USS Oglethorpe (AKA-100)
USS Oglethorpe (AKA-100) was an Andromeda-class attack cargo ship named after a county in Georgia, which in turn was named in honor of James Oglethorpe, the founder of the state. She served as a commissioned ship for approximately 23 years.
|Namesake:||Oglethorpe County, Georgia|
|Builder:||Federal Shipbuilding and Drydock Company, Kearny, New Jersey|
|Laid down:||26 December 1944|
|Launched:||15 April 1945|
|Commissioned:||6 June 1945|
|Struck:||1 November 1968|
|2 battle stars (Korea)|
|Class and type:||Andromeda-class attack cargo ship|
|Displacement:||14,200 long tons (14,428 t) full|
|Length:||459 ft 2 in (139.95 m)|
|Beam:||63 ft (19 m)|
|Draft:||26 ft 4 in (8.03 m)|
|Speed:||16.5 knots (30.6 km/h; 19.0 mph)|
Oglethorpe (AKA-100) was laid down on 26 December 1944 by the Federal Shipbuilding and Drydock Company, Kearny, New Jersey, under contract for the Maritime Commission. Transferred to the Navy while still on the ways, she was launched on 15 April 1945, sponsored by Mrs. Ellsworth Buck, wife of the New York Congressman; and commissioned at the Brooklyn Navy Yard, New York, on 6 June 1945, Captain James Campbell, USNR, in command.
Following shakedown in Chesapeake Bay, she served as a training vessel at Little Creek, Virginia, and Newport, Rhode Island. On 1 August 1945, the ship sailed for Pearl Harbor via the Panama Canal. Receiving news of Japan's surrender en route, the ship continued on to the Western Pacific. After carrying general cargo between Pearl Harbor, Kwajalein, Guadalcanal, and Nouméa, in December 1945 she returned to the United States and was assigned to the Naval Transportation Service and, later, Military Sea Transportation Service. Remaining a commissioned ship, she carried cargo in the Western Pacific until 25 June 1950.
When the Communists invaded the Republic of Korea, she joined amphibious forces in Yokosuka, Japan on 9 July. Quickly converted in Japan for wartime operation, Oglethorpe carried equipment for the 1st Cavalry Division to Po Hung Dong, Korea, where the troops landed on 18 July. Returning to San Diego in August, she embarked men and equipment of the 1st Marine Division. Arriving off Inchon, Korea on 15 September, for six days she supported the amphibious assault which briefly reversed the course of the war, sending Communist troops scurrying back to North Korea.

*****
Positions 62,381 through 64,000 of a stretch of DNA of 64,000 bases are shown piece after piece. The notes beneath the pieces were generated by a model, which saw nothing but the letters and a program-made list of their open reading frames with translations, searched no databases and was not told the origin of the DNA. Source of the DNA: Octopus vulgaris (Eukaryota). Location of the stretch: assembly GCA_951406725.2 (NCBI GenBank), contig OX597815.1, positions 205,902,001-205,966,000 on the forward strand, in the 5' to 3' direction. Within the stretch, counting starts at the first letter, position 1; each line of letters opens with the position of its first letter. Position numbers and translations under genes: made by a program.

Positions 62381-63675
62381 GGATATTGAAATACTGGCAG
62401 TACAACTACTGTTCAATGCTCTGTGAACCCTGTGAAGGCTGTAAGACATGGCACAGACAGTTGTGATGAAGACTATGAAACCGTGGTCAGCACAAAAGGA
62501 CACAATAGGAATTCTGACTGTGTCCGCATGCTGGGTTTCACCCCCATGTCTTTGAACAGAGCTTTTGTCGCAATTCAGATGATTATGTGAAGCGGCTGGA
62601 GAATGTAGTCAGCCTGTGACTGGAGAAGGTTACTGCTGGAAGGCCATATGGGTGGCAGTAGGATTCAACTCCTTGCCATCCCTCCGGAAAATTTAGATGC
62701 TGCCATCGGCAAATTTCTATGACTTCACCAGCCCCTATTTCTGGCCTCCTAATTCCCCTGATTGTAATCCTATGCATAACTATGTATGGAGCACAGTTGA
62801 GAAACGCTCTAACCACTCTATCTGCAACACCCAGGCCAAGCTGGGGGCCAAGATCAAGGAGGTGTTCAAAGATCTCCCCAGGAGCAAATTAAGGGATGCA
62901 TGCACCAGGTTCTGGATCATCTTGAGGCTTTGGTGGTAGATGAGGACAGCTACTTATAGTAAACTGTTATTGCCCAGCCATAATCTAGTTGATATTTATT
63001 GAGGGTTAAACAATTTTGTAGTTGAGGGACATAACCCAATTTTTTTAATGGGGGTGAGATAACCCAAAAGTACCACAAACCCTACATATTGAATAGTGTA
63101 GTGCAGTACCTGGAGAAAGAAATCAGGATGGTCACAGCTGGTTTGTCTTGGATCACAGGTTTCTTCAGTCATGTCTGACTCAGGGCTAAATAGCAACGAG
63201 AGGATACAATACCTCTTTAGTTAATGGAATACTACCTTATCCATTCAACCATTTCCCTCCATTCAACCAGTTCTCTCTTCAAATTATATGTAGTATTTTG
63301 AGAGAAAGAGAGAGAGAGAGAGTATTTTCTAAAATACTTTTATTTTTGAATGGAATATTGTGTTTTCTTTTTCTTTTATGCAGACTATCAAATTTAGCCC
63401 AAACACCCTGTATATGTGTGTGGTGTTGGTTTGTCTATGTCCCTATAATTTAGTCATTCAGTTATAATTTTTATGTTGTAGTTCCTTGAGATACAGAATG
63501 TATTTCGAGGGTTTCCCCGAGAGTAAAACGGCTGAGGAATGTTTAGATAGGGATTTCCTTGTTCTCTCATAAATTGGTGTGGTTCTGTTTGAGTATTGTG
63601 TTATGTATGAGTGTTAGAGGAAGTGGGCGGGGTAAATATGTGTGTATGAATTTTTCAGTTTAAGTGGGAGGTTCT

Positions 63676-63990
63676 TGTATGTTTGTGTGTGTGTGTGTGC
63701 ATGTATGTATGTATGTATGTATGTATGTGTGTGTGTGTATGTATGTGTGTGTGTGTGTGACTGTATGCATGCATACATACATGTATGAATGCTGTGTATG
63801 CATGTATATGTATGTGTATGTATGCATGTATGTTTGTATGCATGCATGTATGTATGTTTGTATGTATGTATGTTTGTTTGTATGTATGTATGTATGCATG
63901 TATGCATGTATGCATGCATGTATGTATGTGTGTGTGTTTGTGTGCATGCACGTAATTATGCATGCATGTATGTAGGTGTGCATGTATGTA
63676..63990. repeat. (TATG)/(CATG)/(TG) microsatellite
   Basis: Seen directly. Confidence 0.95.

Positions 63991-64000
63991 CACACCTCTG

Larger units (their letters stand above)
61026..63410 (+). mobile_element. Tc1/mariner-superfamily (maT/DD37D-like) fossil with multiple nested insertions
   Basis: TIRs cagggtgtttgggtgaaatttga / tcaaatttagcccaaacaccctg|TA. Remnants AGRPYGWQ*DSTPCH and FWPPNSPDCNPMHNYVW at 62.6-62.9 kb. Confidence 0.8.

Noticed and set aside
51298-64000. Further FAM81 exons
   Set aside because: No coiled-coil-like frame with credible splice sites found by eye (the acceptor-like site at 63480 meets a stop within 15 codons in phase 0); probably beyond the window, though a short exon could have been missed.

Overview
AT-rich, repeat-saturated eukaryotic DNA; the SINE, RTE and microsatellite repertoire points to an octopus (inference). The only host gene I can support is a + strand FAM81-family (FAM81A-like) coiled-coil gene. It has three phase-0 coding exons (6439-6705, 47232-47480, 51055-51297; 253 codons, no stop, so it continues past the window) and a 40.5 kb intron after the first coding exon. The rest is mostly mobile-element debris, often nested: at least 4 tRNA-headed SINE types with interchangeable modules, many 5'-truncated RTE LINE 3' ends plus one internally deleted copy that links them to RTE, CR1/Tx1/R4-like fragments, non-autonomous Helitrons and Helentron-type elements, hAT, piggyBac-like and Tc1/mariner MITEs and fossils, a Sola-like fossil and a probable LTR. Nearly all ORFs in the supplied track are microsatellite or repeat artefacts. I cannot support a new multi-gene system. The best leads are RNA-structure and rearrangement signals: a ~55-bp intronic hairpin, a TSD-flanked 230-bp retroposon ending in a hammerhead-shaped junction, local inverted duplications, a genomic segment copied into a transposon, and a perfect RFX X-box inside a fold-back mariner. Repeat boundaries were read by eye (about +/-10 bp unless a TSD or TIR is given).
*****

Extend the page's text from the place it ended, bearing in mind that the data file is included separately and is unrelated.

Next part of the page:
After a round trip to Japan, she reloaded equipment of the 1st Marine Division for the assault at Wonsan. Arriving off Wonsan on 25 October she supported the operation until the 30th and then returned to the West Coast.
Transferred to the Atlantic Fleet in January 1951 and anchored in Norfolk, VA, Oglethorpe participated in amphibious training along the East Coast and in the Caribbean and Mediterranean. During this period her chief medical officer was LT. Rene A. Fontaine. In October 1955, she made two trips to aid flood-stricken Tampico, Mexico. Crewmen in six LCMs distributed food, clothing, and medicine to flood victims far up the swollen and treacherous Panuco River.
Resuming her pattern of operations alternating East Coast training and Mediterranean deployments, the ship was part of the fleet that brought the Marines to Lebanon in July 1958.
In October 1962, Oglethorpe stood ready off Cuba when President Kennedy demanded the removal of Soviet missiles. The prompt and firm employment of U.S. Naval power forced the rapid withdrawal of the offensive missiles and maintained peace in the Western Hemisphere. Once again in the Mediterranean, the ship joined the ready forces as hostilities heightened between Greek and Turkish factions on Cyprus in early 1964.
Returning from the Mediterranean in August 1966, the ship entered Boston Naval Shipyard in early January 1967. Following overhaul she continued her pattern of East Coast training and Mediterranean deployments until struck from the Navy List on 1 November 1968.
Oglethorpe received two battle stars for Korean service.
- Photo gallery of USS Oglethorpe (AKA-100) at NavSource Naval History
- USS Oglethorpe Reunion Group
- 51 Years of AKAs
- S.S. James Oglethorpe and the Battle of the Atlantic historical marker